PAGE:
Make RC focus on smoother areas

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    ssh4

    What you mean focus?
    More looks like you have problem in overlap, iso noise or sharpness of your images than in detected features on your images.
    To clarify your problem please show your camera placement, inspector and align settings.

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    Götz Echtenacher

    Hi Tom,

    I think it all comes down to the (hear-say) fact that RC chooses the best features / tie points first. So you are probably stuck with this behaviour as long as there is any significant  amount of ideal surface left. Window frames like yours are notoriously difficult, especially when coated with a semi or full gloss paint, which almost any of them are.

    Can you show some of the results you got?

    I myself have come to terms that there are just some elements on buildings, where you cannot expect a perfec, or even any result at all. Just now I am struggling with a roof where there are some very smooth tiles between old decayed and mossy ones. Many of the smooth ones have holes in them, even though they are almost exclusively in the foreground, where the resolution is better than further away and also the angle is better. I was already at full length of my 9m pole, so nothing I could do to prevent this. But it also happened with much better angles at lower parts of the roof. I can't explain it but it would take too long to optimize so I am either just going to leave it like that (as a natural restriction of the technique, like window panes) or brush it up a bit in IPS.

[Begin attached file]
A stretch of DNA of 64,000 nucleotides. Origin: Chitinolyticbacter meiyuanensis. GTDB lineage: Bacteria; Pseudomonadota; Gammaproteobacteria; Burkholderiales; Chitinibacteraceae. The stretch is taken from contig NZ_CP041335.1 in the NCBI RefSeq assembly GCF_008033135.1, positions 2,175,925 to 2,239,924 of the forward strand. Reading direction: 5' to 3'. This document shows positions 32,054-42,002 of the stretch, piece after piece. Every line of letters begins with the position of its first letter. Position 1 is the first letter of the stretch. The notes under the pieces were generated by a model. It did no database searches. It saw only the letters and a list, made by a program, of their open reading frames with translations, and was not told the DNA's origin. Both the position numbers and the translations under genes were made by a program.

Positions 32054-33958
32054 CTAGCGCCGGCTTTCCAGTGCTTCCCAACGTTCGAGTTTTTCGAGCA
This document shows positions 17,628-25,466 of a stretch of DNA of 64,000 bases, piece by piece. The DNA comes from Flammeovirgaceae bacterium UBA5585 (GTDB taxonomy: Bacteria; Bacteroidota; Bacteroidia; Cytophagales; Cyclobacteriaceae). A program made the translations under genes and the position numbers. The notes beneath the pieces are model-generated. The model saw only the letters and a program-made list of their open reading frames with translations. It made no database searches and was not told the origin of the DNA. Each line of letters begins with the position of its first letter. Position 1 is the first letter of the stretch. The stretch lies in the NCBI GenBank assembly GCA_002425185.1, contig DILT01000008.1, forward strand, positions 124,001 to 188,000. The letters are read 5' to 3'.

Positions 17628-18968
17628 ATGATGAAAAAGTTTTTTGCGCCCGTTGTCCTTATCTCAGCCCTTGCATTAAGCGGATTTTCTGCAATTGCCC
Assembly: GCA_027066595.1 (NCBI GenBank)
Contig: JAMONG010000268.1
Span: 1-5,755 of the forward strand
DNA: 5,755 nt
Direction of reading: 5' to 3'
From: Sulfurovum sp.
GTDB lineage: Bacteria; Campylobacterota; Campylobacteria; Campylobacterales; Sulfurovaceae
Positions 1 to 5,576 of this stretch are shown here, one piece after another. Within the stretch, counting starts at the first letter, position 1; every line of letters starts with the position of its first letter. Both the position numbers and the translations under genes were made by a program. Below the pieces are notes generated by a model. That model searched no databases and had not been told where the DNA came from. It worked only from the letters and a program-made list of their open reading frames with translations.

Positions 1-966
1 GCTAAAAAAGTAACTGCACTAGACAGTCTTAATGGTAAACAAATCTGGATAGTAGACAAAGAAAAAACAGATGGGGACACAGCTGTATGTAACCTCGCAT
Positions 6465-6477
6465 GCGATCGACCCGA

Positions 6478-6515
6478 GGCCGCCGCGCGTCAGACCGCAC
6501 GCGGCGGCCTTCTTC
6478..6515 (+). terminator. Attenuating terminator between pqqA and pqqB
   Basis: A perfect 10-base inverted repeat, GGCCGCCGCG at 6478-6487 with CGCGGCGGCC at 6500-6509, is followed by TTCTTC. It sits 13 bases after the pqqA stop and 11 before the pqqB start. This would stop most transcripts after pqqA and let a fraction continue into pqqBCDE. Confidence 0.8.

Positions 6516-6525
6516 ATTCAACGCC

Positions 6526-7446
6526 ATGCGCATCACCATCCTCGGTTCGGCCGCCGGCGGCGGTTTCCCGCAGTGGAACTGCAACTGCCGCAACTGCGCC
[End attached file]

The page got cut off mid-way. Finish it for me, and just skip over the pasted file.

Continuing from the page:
Also, this time I got a flaws in some window and door embrasures, since they are made of a rather homogenous artificial stone. So even though I took all the images at an angle to prevent that, and usually the resolution should have been fine, there are still issues like that which can throw a pebble in the clockworks.  :-) You can see that it's exactly like your issue - no TPs at the embrasures (the black door is good enough) but plenty on the plaster. As you can see, I've tried CPs, but they are all fine as it is. It's really only the lack of TPs on certain areas. Again, I am going to smooth this over in IPS by overlaying orthophotos at different levels, since the flaws are only on the outer edges.

    Thinking about it, maybe raising the max repro error along with the preselector could aleviate that. But since I wouldn't want to mess up the whole rest of the model, I would need to do it locally, which means quite a bit of additional work...

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    Tom Foster

    Gotz, what's your setup with the 9m pole? Is the pole just hand-held from the ground, or part of some tripod? Do you rely on large aperture/fast shutter, for hand held sharpness? What then about low ISO necessary for low noise? Do you remote-view the image as well as remote shutter, focus, zoom etc? What about vertical and horizontal pan of the camera? Sounds like some sophisticated power-rig up there!

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    Götz Echtenacher

    Hi Tom,